The new NICE guidelines for type 2 diabetes – a critical analysis


  • J Paul O’Hare University of Warwick Medical School, Coventry and University Hospitals Coventry and Warwickshire NHS Trust, Coventry, UK
  • David Miller-Jones Royal Gwent Hospital and Oak Street Surgery, Cwmbran, UK
  • Wasim Hanif University Hospital Birmingham, UK
  • Deborah Hicks Barnet, Enfield and Haringey Mental Health Trust, UK
  • Marc Evans University Hospital Llandough, Cardiff, UK
  • David Leslie Queen Mary, University of London, and St Bartholomews Hospital, London, UK.
  • Stephen C Bain Swansea University and Abertawe Bro Morgannwg University Health Board, UK
  • Anthony H Barnett University of Birmingham and Heart of England NHS Foundation Trust, Birmingham, UK



“Common sense is not so common”

– Voltaire (1694–1778)

The latest NICE guidelines for the management of type 2 diabetes are now available for consultation. They contain sensible recommendations regarding lifestyle, patient education, monitoring and targets.

Unfortunately, the pharmacotherapy section shows a distinct failure of common sense. The recommendations include using the insulin secretagogue repaglinide as a first-line agent, where metformin is not tolerated or contraindicated, or second-line in combination with metformin. Pioglitazone is recommended as the principal second-line therapy with metformin. The advice on glucagon-like peptide-1 receptor agonist (GLP-1ra) usage and assessment of efficacy and failure to recommend long acting analogue insulins over isophane are also major concerns.

The recommendations appear to be based on meta- analyses and pharmacoeconomics, driven by an imperative on costs and failing to appreciate the “value” of the options under consideration. The cost to patients and the health service of the serious side-effects of these treatments is underestimated.

Given the emphasis in these guidelines on the importance of lifestyle changes, including weight loss, plus an over-riding need to avoid hypoglycaemia, these pharmacotherapeutic recommendations appear paradoxical in the extreme.

We believe that these recommendations, if enacted, will undermine seriously the reputation of NICE both nationally and internationally.


NICE. Type 2 diabetes: guideline consultation 2015. (Accessed January 2015)

Khunti, K, Gray LJ, Skinner T, et al. Effectiveness of a diabetes education and self-management programme (DESMOND) for people with newly diagnosed type 2 diabetes mellitus: three year follow-up of a cluster randomised controlled trial in primary care. BMJ 2012;344:e2333.

Deakin TA, Cade JE, Wiliams R, Greenwood DC. Structured patient education: the Diabetes X-PERT Programme makes a difference. Diabet Med 2006 23;9:944-54.

Farmer A, Wade A, Goyder E, et al. Impact of self-monitoring of blood glucose in the management of patients with non-insulin treated diabetes: open parallel group randomised trial. BMJ 2007;225:132.

Viberti G, Kahan SE, Greene DA, et al. A diabetes outcome progression trial (ADOPT): an international multicentre study of the comparative efficacy of rosiglitazone, glyburide, and metformin in recently diagnosed type 2 diabetes. Diabetes Care 2002;25:1737-43.

Leese GP, Wang J, Broomhall J, et al. for the DARTS/MEMO Collaboration. Frequency of severe hypoglycaemia requiring emergency treatment in type 1 and type 2 diabetes: a population-based study of health service resource use. Diabetes Care 2003;26:1176-80.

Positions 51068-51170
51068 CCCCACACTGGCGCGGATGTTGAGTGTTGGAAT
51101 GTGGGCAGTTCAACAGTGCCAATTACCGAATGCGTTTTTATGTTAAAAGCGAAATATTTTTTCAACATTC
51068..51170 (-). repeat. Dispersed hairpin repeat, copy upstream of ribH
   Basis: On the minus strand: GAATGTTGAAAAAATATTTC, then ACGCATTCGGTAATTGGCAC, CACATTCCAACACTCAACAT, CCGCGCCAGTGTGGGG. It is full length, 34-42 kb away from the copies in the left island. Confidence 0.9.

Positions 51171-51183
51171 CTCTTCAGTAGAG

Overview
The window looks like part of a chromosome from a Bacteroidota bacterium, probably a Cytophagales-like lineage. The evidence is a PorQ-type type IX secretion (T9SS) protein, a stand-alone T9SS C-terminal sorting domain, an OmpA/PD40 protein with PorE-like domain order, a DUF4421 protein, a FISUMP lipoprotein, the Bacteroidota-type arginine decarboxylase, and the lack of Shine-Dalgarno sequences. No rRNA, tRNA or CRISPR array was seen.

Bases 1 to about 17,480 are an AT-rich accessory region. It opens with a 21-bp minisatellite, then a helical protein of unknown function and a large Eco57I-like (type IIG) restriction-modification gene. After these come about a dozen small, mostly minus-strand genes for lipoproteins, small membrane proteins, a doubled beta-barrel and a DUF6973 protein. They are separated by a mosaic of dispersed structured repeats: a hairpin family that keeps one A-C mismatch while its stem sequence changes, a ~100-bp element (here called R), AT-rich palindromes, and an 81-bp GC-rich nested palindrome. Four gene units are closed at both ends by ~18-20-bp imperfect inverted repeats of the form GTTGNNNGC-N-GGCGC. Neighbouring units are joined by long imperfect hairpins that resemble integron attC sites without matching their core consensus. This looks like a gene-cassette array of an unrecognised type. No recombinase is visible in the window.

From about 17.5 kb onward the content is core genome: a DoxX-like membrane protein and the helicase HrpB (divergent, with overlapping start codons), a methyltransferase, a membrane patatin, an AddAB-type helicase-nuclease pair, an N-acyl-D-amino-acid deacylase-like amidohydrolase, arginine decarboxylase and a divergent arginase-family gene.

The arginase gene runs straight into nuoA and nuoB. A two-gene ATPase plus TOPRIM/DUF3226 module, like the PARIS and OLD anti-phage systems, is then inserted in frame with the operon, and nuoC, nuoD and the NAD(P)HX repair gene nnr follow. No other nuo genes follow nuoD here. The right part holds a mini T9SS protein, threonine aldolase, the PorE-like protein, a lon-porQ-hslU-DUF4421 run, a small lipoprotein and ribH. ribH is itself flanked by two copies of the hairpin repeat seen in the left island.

Rajendran R, Hodgkinson D, Rayman G. Patients with diabetes requiring emergency department care for hypoglycaemia: characteristics and long-term outcomes determined from multiple data sources. Postgrad Med J 2015 (in press).

UK Hypoglycaemia Study Group. Risk of hypoglycaemia in types 1 and 2 diabetes: effects of treatment modalities and their duration. Diabetologia 2007;50;1140-7.

Shah ZH, Saleem KO. A comparative study of repanglinide and glibenclamide in type 2 diabetic patients. Pakistan J Med Health Sci 2011;5:476-9.

Phung OJ, Scholle JM, Talwar M, Coleman CL. Effect of noninsulin anti-diabetic drugs added to metformin therapy on glycaemic control, weight gain, and hypoglycaemia in type 2 diabetes. JAMA 2010;303:1410-18.

World Health Organisation. Adherence to long term therapies. Evidence for action. Switzerland, 2003.

Just what the doctor ordered: a EU response to medication non-adherence. Tuesday 28 September 2010, Bibliotheque Solvay, Brussels.

Grant RW, Devita NG, Singer DE, Meigs JB. Polypharmacy and medication adherence in patients with type 2 diabetes. Diabetes Care 2003;26:1408-12.

Khunti K, Davies M. Glycaemic goals in patients with type 2 diabetes: current status, challenges and recent advances. Diabetes Obes Metab 2010;12:474-84.

Robinson LE, Holt TA, Rees K, et al. Effects of GLP-1 agonists on heart rate, blood pressure and body weight: Systematic review and meta-analysis. BMJ Open 2013;3:pii:e001986.

Thong KY, Gupta PS, Cull ML, et al. GLP-1 receptor agonists in type 2 diabetes – NICE guidelines versus clinical practice. Br J Diabetes Vasc Dis 2014;14:52-9.

Gerstein HC, Miller ME, Genuth S, et al. Long-term effects of intensive glucose lowering on cardiovascular outcomes. N Engl J Med 2011;364: 818-28.

Skyler JS, Bergenstal R, Bonow RO, et al. Intensive glycaemic control and the prevention of cardiovascular events: implications of the ACCORD, ADVANCE, and VA diabetes trials: a position statement of the American Diabetes Association and a scientific statement of the American College of Cardiology Foundation and the American Heart Association. Diabetes Care 2009;32:187-92.

Inzucchi SE, Berganstal RM, Buse JB, et al. Management of hyperglycemia in type 2 diabetes, 2015: A patient-centered approach. Update to a position statement of the American Diabetes Association and the European Association for the Study of Diabetes. Diabetes Care 2015;38:140-9.